26th APS Annual Convention: Mark Your Calendar (San Francisco, CA, USA - May 22-25, 2014)


Counting Seconds and Cents: the Psychological Consequences of Time and Money

Friday, May 23, 2014, 4:00 PM - 5:20 PM
Golden Gate 8

Chair: Ashley V. Whillans
University of British Columbia, Canada

Time and money are two of life’s most precious resources. This session investigates promising insights into how time and money influence everyday decision making. Presenters will discuss the consequences of time and money on prosociality, and explore the relationship between money and well-being for American millionaires and Vanuatu villagers alike.

Time and money are two of life’s most precious resources. Despite the ubiquity and importance of these resources, many essential questions about time and money are just coming under the lens of psychological research. This symposium will present cutting-edge research on the psychological consequences of time and money, with an emphasis on how time and money impact prosociality and well-being. First, Donnelly will explore the relationship between wealth and well-being in a large sample of millionaires (N=2026). Donnelly’s research reveals that even among millionaires wealth is not associated with happiness—in part because millionaires expect requiring more money to obtain greater happiness. But can money buy happiness?

Aknin will present evidence to suggest that money can buy happiness when used to benefit others. Five experiments conducted in Canada, Uganda, India, South Africa and Vanuatu, support Aknin’s claim that the emotional benefits of prosocial spending constitute a psychological universal—leading to happiness for individuals around the world.

Building on research assessing the links between money and happiness, our symposium will shift its focus to prosociality. Despite being a class of activities that yield greater happiness, DeVoe will consider the question of why many people fail to spend more time engaged in such activities (e.g., volunteering). Using both field and experimental studies, DeVoe’s research shows that such activities are especially difficult to justify when people are thinking about the value of their time in monetary terms. Across five studies, exposure to common accounting and pay practices that press individuals to think about their time in monetary terms are associated with diminished time spent on volunteer activities and these effects are greatest among individuals who place a high value on the acquisition of money.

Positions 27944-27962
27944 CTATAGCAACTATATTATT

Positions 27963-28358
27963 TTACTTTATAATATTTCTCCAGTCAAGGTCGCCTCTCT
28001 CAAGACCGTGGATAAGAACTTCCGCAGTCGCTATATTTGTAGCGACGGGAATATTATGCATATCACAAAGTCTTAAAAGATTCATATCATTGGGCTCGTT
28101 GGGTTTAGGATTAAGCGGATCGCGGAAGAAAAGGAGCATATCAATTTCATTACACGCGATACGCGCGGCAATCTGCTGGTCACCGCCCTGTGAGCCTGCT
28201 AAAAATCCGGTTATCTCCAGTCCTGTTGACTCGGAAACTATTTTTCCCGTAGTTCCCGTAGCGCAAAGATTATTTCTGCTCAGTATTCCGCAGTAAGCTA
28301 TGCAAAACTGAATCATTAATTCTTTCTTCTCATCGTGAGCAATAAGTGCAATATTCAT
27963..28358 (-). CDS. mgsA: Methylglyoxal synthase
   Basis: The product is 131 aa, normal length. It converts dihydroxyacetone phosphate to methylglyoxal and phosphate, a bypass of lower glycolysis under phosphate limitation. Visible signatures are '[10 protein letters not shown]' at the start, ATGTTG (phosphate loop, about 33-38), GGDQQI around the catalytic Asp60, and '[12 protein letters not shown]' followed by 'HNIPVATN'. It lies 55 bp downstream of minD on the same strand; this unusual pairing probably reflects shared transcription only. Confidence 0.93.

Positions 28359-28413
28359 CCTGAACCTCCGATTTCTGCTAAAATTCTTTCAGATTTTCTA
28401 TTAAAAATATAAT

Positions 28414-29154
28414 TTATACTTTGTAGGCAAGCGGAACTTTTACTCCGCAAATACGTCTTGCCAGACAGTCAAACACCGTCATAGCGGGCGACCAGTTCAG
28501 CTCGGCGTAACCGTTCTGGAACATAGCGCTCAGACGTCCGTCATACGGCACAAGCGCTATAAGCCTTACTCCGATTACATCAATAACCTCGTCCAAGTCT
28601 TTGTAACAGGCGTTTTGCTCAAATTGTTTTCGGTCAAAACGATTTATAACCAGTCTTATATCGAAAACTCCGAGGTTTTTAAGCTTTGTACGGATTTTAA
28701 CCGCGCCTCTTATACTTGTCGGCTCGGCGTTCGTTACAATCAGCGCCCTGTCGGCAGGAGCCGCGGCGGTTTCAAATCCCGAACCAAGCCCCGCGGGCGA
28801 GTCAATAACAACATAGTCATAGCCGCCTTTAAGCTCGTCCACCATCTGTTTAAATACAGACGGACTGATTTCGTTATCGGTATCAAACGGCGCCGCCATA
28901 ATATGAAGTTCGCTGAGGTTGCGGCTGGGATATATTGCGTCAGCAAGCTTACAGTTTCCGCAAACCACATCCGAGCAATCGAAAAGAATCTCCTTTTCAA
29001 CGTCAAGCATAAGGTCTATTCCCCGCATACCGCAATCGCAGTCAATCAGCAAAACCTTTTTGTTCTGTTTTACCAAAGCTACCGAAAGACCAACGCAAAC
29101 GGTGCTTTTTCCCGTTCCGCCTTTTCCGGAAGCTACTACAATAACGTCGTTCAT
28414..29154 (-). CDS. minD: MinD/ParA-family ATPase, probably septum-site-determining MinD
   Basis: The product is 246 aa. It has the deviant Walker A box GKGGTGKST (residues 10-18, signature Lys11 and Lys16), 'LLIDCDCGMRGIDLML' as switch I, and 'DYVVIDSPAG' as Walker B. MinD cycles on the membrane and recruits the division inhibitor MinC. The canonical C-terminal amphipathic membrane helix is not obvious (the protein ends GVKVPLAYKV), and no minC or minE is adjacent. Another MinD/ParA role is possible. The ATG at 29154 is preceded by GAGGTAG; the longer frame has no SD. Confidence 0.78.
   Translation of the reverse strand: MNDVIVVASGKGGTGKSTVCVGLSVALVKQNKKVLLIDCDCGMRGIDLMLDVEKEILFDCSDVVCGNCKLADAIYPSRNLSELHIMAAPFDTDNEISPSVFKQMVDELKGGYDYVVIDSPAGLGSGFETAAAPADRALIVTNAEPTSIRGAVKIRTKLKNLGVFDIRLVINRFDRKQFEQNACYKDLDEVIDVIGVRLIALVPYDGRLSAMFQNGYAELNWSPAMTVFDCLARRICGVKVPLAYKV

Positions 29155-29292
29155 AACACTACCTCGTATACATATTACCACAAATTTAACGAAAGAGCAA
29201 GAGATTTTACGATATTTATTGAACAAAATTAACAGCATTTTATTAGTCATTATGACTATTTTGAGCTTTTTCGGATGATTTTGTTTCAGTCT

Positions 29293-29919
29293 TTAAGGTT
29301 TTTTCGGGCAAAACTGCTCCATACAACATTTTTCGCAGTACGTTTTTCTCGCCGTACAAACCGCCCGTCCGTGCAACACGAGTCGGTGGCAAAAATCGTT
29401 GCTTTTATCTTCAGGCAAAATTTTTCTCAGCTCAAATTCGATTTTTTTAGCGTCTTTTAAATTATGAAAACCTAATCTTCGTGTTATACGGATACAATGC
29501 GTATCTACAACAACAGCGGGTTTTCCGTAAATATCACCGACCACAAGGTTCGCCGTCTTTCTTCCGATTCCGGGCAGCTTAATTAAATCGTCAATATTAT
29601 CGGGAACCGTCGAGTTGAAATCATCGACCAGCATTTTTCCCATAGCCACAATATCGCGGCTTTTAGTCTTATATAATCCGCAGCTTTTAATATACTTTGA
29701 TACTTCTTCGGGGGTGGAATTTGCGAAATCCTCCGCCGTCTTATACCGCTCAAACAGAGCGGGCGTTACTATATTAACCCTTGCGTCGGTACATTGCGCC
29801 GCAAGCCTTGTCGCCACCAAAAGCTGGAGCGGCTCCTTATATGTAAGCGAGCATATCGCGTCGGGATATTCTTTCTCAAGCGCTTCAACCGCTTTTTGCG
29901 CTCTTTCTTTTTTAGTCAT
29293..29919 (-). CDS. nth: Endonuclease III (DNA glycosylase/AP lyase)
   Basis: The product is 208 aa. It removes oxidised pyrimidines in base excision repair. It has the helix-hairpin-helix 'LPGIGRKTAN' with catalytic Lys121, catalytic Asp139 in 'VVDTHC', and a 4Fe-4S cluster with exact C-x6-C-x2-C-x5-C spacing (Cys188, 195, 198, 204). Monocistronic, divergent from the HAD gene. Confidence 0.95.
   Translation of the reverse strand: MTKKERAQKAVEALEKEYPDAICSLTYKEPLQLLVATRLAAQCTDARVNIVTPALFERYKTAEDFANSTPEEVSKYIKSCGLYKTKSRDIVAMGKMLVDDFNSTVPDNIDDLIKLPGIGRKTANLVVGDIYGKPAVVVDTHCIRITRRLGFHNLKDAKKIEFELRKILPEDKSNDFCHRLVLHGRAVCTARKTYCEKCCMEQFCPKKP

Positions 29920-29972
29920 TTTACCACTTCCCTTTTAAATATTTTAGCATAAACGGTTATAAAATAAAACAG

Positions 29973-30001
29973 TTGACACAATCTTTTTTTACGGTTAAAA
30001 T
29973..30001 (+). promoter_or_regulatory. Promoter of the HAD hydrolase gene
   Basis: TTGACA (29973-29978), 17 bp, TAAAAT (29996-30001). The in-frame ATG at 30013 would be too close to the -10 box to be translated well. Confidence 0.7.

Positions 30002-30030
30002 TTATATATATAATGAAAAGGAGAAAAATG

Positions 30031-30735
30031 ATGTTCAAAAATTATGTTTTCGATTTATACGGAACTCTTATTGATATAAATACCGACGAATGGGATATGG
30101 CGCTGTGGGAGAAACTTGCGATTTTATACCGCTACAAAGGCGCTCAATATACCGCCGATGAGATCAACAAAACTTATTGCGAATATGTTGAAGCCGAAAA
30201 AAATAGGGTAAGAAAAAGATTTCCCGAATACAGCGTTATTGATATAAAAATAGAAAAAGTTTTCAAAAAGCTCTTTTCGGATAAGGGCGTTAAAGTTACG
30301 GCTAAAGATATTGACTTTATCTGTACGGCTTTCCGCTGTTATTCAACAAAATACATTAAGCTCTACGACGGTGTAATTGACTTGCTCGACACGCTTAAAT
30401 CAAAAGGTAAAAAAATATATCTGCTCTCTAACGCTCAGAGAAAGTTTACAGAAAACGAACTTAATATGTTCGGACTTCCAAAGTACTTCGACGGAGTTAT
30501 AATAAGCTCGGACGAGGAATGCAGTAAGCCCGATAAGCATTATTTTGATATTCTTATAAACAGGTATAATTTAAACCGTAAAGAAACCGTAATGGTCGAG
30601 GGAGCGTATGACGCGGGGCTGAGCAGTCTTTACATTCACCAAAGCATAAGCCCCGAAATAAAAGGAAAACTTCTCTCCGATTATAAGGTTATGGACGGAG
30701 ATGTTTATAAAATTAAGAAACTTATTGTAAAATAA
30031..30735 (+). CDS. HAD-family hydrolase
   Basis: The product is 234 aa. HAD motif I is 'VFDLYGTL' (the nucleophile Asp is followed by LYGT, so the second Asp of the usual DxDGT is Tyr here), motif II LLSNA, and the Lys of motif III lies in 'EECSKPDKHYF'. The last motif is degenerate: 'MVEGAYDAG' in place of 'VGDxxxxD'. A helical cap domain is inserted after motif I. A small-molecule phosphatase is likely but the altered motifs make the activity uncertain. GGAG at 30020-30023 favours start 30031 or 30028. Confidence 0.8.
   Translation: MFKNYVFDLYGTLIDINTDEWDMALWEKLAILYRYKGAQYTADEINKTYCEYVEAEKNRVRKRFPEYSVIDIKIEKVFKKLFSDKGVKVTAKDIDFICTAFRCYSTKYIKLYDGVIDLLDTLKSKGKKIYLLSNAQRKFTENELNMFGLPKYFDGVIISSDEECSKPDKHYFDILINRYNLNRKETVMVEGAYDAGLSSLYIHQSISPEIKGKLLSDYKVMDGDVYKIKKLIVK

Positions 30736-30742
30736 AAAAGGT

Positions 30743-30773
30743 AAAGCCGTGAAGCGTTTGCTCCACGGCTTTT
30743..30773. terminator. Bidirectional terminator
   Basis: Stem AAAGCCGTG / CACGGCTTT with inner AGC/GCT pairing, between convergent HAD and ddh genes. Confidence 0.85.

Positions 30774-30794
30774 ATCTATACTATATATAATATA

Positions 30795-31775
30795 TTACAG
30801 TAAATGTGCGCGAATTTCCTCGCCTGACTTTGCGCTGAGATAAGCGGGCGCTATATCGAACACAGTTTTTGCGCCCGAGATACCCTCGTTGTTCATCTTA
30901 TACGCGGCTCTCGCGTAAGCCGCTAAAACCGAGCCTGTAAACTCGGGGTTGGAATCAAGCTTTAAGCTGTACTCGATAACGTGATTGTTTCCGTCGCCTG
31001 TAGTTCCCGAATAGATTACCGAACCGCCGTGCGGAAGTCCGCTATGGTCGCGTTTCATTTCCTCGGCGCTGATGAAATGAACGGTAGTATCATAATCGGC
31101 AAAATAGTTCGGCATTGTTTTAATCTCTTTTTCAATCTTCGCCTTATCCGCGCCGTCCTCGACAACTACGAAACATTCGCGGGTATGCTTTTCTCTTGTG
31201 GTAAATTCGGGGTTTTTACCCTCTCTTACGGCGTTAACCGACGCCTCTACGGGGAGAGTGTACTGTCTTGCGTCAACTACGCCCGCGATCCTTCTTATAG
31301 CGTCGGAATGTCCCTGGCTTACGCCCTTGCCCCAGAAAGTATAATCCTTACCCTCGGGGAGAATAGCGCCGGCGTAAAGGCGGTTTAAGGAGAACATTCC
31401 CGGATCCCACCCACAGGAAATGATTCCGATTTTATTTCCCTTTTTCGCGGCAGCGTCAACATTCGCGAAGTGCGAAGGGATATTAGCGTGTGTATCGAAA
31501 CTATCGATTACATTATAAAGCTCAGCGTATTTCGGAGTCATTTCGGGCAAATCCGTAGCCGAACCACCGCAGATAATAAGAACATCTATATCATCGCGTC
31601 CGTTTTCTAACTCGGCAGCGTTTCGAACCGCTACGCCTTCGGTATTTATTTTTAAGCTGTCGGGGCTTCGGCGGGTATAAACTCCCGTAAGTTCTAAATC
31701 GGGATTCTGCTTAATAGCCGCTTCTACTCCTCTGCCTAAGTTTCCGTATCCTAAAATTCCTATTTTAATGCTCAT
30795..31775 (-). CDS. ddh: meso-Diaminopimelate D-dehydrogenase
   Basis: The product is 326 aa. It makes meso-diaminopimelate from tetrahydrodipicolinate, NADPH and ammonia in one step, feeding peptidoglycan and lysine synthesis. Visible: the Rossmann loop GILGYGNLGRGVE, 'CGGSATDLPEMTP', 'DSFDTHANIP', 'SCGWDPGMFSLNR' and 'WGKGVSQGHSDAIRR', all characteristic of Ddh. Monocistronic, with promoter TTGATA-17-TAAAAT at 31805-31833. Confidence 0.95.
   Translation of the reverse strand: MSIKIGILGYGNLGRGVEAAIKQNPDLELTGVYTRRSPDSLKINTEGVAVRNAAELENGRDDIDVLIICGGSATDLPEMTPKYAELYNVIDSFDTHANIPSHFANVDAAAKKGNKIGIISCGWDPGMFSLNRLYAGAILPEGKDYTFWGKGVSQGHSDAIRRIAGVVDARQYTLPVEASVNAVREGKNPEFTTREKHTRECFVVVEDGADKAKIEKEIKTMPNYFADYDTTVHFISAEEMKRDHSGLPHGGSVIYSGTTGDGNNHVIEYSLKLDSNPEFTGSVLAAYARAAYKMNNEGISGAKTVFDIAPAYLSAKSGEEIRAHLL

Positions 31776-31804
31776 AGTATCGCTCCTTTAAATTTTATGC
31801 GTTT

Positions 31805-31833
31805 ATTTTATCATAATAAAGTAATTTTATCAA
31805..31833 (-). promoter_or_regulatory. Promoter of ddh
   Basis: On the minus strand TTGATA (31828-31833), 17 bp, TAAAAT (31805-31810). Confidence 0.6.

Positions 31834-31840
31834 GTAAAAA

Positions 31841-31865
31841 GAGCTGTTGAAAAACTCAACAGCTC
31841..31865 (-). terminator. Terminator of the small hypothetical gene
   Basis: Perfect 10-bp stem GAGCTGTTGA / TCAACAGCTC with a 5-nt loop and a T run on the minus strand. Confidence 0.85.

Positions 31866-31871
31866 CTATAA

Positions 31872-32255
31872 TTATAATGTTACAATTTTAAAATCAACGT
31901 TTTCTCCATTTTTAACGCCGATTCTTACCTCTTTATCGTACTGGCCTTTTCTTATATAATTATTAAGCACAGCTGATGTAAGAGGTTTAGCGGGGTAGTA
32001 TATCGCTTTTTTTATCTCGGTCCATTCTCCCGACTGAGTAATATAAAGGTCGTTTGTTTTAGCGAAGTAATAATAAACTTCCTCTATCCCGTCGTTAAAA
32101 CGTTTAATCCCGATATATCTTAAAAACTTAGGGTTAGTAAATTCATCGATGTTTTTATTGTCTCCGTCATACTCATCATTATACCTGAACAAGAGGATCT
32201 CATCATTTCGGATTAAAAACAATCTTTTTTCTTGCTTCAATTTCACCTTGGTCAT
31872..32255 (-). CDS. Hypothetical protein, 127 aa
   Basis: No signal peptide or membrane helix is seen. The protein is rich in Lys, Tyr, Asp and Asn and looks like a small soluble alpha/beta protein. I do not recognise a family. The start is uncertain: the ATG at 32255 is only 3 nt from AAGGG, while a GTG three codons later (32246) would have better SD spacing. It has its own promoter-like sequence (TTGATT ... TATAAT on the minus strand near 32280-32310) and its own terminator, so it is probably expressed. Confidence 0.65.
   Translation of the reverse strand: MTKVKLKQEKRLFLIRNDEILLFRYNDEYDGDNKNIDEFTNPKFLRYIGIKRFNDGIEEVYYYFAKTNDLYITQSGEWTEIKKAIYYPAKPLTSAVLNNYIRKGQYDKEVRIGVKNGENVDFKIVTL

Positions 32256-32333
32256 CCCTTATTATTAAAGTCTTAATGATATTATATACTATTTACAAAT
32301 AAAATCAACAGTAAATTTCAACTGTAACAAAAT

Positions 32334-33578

Rounding out the symposium, Whillans will show that thinking about time as money directly undermines communitarian behaviors critical for protecting the environment. Three studies utilizing national survey data and experimental research reveal the widespread tendency to think of time in monetary terms as a previously unexamined barrier to environmental behavior.

Together, the talks in this symposium will shed light on the diverse behavioral, social, and emotional consequences of time and money. In doing so, this symposium features novel empirical insights and investigates key questions: such as how does time and money impact well-being and prosocial behavior?

Subject Area: Social

Towards Happiness, Towards Wealth: Conflicting Desires Among the Wealthy
Grant E. Donnelly
Harvard Business School
Millionaires (N=2026) reported the increase in wealth they believed was necessary to increase happiness. All wealthy individuals – whether worth $1 million or more than $10 million – report requiring a near doubling of wealth to increase one point in happiness, and a near quadrupling of wealth to reach a perfect “10.”

Co-Author: Tianyi Zheng, London School of Economics

Co-Author: Emily Haisley, Yale University

Co-Author: Michael I. Norton, Harvard Business School

Spending Money on Others Lead to Happiness Around the World
Lara B. Aknin
Simon Fraser University, Canada
We propose that the emotional benefits of charitable spending are detectable world-wide. For 130,000 Gallup World Poll participants, spending money on others was associated with greater happiness. This relationship is causal: participants in Canada, Uganda, India, South Africa, and Vanuatu experienced greater happiness when spending money on others.

Co-Author: Chris C.P. Barrington-Leigh, McGill University

Co-Author: Elizabeth W. Dunn, The University of British Columbia

Co-Author: John F. Helliwell, The University of British Columbia

Co-Author: Justine Burns, University of Cape Town

Co-Author: Robert Biswas-Diener, Portland State University

Co-Author: Imelda Kemeza, Mbarara University of Science and Technology

Co-Author: Paul Nyende, Makerere University

Co-Author: Claire E. Ashton-James, University of Groningen

Co-Author: Michael I. Norton, Harvard Business School

Co-Author: Tanya Broesch, Simon Fraser University

Could You Spare Some Time? Time, Money, and Prosocial Behavior
Sanford E. DeVoe
University of Toronto
Despite the high potential for enhancing one’s own well-being, why do so many people fail to volunteer? Across five field and experimental studies we show that exposure to practices (e.g., hourly payment) that prompt people to think about time in terms of money decrease their propensity to undertake volunteering activities.

Co-Author: Jeffrey Pfeffer, Stanford University

Thinking About Time as Money Decreases Environmental Behavior
Ashley V. Whillans
University of British Columbia
Engagement in environmental behavior has stagnated. Our research proposes a novel explanation for this vexing social problem. Using national survey data and experimental research, we show that making the economic value of time salient lowers people’s intentions to engage in a broad range of environmental behavior and decreases actual recycling.

Co-Author: Elizabeth W. Dunn, The University of British Columbia

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